But the Thailand-China market sees a much wider mix of competitors at the bottom end, including short-haul LCCs from both Thailand and China. Thailand-China has become a highly competitive market with scheduled seat capacity up by about 50% over the last two years.
Further capacity growth is likely in 2015 as the rapid growth in inbound visitor numbers from China is expected to resume. But Thailand’s long-haul LCCs will be sharing the growth with a large group of airlines.
Nok Air and NokScoot do not have the same four-hour rule as the AirAsia and AirAsia X groups, which (as an internal policy) limits all AirAsia X franchises to routes of at least four hours. As a result NokScoot could end up serving some destinations in southern China. Nok already operates charters to China and is considering launching scheduled services to destinations in southern China in 2015 while NokScoot is looking at potential destinations throughout China.
The Bangkok-Seoul route is highly competitive
Asiana, Korean Air and Thai Airways currently operate from Bangkok Suvarnabhumi to Seoul along with four Korean LCCs – Eastar Jet, Jeju Air, Jin Air and T’way. TAAX is the only carrier with scheduled services from Bangkok Don Mueang to Seoul although this route is also served by Thai charter operators.
LCC capacity in the Bangkok-Seoul market has more than doubled over the last three years and will increase further as NokScoot enters. Eastar Jet and Jeju currently operate two daily flights on the Bangkok-Seoul route while T’way and Jin Air each operate one daily flight.
Bangkok to Seoul total LCC capacity (one-way seats per week): 19-Sep-2011 to 26-Jul-2015
TAAX and NoKScoot have a potential competitive advantage as they operate widebody aircraft, resulting in lower unit costs particularly as Bangkok-Seoul is a very long route (five to six hours) for a narrowodby LCC. While NokScoot will compete fiercely against TAAX the Korean LCCs could be most impacted as competition intensifies.
Among the Korean LCCs only Jin Air will have the option of up-gauging Bangkok to widebodies as it is the only Korean LCC with a widebody fleet. Jin Air currently uses its newly added 777-200 to serve Seoul-Guam, a shorter route than Bangkok (four to five hours) that is also served by Jeju Air.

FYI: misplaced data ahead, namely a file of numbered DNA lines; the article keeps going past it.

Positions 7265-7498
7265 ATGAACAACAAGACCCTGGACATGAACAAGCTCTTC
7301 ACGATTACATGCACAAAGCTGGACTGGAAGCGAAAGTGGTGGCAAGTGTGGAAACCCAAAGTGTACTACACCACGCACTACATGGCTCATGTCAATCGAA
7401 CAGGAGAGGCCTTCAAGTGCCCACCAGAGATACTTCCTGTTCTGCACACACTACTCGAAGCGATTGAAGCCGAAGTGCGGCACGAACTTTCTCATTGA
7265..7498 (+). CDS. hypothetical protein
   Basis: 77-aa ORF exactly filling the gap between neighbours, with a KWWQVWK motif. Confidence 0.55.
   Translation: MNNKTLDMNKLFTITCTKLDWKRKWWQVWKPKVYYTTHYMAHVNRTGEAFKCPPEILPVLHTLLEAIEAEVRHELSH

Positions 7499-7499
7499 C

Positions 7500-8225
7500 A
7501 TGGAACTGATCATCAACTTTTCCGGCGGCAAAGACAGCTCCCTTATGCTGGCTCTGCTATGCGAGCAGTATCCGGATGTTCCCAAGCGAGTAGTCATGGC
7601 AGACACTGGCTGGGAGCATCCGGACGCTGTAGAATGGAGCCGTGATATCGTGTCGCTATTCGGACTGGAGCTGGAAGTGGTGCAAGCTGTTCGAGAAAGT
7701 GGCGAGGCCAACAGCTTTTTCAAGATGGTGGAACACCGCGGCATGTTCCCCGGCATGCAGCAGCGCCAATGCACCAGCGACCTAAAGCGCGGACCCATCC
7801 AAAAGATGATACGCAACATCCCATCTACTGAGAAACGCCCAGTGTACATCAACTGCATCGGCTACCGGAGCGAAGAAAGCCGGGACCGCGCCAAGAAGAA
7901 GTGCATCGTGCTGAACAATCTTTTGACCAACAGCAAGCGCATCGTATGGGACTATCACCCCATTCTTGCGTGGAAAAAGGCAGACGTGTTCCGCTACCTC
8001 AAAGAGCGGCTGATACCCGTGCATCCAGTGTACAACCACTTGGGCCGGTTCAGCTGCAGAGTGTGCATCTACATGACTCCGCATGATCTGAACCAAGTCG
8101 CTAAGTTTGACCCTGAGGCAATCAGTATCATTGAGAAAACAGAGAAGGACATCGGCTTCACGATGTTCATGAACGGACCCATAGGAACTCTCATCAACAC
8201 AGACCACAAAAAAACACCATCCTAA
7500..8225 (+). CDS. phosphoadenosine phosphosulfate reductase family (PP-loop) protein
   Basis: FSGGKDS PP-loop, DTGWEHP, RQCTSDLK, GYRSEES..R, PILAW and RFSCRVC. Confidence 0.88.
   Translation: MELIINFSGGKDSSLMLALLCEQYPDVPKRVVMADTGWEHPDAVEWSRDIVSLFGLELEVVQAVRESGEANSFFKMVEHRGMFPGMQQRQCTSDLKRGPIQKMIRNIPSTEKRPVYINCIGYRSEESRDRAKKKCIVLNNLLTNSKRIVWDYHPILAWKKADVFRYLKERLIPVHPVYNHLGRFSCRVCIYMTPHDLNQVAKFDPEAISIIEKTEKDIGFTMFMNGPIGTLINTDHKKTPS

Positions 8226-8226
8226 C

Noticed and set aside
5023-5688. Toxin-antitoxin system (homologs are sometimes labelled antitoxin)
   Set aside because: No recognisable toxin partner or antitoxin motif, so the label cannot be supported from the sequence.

NokScoot will have one of the densest configurations in Asia
NokScoot will become the eighth medium/long-haul LCC in Asia-Pacific, joining Jin Air, Malaysia’s AirAsia X, Indonesia AirAsia X, Thai AirAsia X, Cebu Pacific, Australia’s Jetstar Airways and Scoot. (Indonesia AirAsia X has not yet launched services but is expected to commence operations prior to NokScoot.)
With 415-seats NokScoot will have the second densest configuration after Cebu Pacific. Cebu Pacific is the only long-haul LCC with an all-economy product. NokScoot’s business class cabin features 24 recliner style seats. Scoot has a larger business class cabin on its 777-200s with 32 seats while all the AirAsia X carriers including TAAX have 12 lie-flat business class seats.
Asia Pacific long-haul LCC configurations
|Airline||Aircraft Type||Economy||Premium Seats||Total|
Thai AirAsia X
Indonesia AirAsia X
NokScoot is using the same seats that Scoot used in retrofitting its initial fleet of five 777-200s in 2012 and 2013. But NokScoot has opted for one less business class row and has decided against equipping its 777-200s with wi-fi. Scoot installed wi-fi on its initial five 777-200s.
(Scoot’s sixth 777-200 was never reconfigured and does not have wi-fi. Scoot has operated this aircraft since late 2013 in SIA’s original 293-seat configuration. This aircraft however will be retrofitted in Mar-2015 as it has been leased by SIA to NokScoot and will become the third aircraft in the NokScoot fleet. Scoot is able to return this aircraft to SIA by the end of Feb-2015 as it is being replaced by its new delivered 787-9.)
NokScoot decides against offering wi-fi
NokScoot concluded the investment of equipping its 777-200s with wi-fi was not worthwhile as the 777 is an interim aircraft. This decision was made after analysing the take-up rate at Scoot, where it has been too low to enable the carrier to recoup its initial investment. (Scoot offers wi-fi and streaming; streaming is provided free of charge to business class passengers.)